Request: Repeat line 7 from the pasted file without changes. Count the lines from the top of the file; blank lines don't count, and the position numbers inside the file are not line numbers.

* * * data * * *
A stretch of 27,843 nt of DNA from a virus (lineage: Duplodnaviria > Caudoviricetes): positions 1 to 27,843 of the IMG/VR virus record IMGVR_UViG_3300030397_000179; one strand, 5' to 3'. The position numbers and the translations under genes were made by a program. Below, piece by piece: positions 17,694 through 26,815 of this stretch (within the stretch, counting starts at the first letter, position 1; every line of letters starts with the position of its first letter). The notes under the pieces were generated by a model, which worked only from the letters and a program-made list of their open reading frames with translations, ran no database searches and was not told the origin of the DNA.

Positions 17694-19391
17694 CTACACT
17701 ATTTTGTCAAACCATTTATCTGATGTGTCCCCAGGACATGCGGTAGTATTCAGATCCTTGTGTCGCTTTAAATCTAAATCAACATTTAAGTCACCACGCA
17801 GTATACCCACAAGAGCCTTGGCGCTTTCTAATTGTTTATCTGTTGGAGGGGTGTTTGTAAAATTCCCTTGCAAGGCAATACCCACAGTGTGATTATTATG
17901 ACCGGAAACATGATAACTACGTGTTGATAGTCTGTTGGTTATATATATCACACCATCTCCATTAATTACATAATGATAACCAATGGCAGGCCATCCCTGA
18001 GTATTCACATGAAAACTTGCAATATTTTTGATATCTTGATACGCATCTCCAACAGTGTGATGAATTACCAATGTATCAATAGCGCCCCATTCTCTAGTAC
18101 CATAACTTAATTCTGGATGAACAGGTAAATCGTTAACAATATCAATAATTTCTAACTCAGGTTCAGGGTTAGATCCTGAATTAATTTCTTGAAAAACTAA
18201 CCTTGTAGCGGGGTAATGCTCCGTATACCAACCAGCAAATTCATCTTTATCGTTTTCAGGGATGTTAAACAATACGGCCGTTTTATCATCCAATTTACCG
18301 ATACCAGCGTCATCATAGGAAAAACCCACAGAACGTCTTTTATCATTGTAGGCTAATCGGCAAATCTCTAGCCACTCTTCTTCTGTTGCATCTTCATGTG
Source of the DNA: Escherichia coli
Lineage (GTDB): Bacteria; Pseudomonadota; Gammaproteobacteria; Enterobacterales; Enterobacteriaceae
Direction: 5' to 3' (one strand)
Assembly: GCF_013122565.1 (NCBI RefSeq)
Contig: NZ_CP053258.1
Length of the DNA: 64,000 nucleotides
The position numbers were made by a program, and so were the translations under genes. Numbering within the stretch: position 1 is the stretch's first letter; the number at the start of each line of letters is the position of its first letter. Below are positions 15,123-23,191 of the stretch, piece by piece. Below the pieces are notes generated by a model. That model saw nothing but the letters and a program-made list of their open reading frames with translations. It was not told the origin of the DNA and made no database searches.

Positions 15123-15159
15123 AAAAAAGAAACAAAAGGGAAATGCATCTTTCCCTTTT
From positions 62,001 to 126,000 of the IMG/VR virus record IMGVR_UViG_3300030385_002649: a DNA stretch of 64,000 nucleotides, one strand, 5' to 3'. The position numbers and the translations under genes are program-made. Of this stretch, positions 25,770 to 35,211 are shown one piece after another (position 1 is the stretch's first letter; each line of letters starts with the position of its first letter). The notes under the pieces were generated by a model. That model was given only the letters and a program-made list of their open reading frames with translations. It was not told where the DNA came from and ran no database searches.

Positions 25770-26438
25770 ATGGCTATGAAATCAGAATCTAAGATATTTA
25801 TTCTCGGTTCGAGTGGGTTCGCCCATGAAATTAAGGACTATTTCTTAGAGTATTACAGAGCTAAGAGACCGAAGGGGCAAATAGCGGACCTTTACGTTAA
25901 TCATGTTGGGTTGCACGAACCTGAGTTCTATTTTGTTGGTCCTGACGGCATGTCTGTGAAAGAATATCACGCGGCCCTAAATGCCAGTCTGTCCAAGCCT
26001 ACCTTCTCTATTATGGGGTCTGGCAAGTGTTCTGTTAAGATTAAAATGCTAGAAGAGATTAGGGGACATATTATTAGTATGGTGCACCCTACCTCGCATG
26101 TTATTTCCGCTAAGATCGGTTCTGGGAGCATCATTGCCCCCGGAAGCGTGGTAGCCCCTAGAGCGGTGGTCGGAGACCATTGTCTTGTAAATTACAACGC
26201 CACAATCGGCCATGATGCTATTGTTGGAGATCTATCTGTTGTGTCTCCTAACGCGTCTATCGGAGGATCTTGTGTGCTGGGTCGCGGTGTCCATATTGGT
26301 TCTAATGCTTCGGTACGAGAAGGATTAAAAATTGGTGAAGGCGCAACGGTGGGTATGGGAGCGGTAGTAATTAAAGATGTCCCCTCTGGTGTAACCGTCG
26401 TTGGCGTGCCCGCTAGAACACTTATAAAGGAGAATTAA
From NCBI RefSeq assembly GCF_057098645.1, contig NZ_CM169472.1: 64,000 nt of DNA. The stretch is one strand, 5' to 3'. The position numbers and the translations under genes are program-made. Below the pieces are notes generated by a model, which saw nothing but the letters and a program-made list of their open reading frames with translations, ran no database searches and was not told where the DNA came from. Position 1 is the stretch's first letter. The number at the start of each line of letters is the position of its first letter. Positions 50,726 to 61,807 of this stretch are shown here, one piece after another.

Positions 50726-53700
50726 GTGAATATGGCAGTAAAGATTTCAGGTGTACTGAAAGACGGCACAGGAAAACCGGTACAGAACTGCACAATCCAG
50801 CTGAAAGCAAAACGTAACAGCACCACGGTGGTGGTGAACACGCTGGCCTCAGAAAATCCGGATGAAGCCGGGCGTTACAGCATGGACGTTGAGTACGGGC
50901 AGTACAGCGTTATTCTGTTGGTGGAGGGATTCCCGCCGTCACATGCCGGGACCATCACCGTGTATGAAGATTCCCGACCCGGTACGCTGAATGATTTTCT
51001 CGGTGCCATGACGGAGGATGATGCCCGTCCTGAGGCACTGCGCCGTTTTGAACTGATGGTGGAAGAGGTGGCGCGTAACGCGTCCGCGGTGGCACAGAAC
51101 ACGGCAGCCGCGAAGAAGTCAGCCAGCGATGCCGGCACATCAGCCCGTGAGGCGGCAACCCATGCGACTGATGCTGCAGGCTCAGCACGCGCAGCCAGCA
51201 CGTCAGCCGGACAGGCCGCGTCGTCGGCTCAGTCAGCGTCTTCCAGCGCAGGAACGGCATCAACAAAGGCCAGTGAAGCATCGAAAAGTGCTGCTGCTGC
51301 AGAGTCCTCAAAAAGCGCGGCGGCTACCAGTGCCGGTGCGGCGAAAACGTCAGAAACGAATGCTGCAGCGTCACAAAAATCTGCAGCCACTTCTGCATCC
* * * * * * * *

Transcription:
18001 GTATTCACATGAAAACTTGCAATATTTTTGATATCTTGATACGCATCTCCAACAGTGTGATGAATTACCAATGTATCAATAGCGCCCCATTCTCTAGTAC